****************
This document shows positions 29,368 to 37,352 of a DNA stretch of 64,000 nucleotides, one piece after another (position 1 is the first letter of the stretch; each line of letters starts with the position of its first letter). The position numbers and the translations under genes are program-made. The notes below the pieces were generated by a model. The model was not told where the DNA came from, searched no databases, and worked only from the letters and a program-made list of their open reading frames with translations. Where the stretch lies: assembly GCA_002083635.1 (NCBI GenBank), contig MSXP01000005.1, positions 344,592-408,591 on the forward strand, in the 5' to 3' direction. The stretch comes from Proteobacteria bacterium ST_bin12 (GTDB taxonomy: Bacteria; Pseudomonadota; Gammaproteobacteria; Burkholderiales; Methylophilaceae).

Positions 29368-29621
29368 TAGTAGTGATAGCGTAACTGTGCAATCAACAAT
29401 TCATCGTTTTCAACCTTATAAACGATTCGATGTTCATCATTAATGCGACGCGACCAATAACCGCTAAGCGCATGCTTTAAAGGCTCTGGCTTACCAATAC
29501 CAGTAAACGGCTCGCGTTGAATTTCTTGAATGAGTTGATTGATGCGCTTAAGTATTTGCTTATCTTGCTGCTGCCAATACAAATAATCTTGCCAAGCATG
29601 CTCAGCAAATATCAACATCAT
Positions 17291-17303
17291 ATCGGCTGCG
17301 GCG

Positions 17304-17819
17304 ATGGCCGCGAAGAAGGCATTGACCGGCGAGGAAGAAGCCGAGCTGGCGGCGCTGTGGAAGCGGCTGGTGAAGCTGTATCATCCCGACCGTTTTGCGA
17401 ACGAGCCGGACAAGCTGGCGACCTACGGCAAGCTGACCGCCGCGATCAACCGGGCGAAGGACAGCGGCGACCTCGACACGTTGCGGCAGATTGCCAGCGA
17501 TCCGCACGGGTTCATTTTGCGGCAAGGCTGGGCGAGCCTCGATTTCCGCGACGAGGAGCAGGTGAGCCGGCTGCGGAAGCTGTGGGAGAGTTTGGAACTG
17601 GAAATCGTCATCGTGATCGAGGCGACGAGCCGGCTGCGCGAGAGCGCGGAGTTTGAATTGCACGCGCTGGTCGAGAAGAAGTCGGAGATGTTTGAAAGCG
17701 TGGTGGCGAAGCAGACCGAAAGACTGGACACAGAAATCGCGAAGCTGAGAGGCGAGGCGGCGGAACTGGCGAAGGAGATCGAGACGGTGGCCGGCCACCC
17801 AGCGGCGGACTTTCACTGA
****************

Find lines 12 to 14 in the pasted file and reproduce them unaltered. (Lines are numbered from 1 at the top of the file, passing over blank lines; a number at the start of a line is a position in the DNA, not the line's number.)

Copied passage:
17401 ACGAGCCGGACAAGCTGGCGACCTACGGCAAGCTGACCGCCGCGATCAACCGGGCGAAGGACAGCGGCGACCTCGACACGTTGCGGCAGATTGCCAGCGA
17501 TCCGCACGGGTTCATTTTGCGGCAAGGCTGGGCGAGCCTCGATTTCCGCGACGAGGAGCAGGTGAGCCGGCTGCGGAAGCTGTGGGAGAGTTTGGAACTG
17601 GAAATCGTCATCGTGATCGAGGCGACGAGCCGGCTGCGCGAGAGCGCGGAGTTTGAATTGCACGCGCTGGTCGAGAAGAAGTCGGAGATGTTTGAAAGCG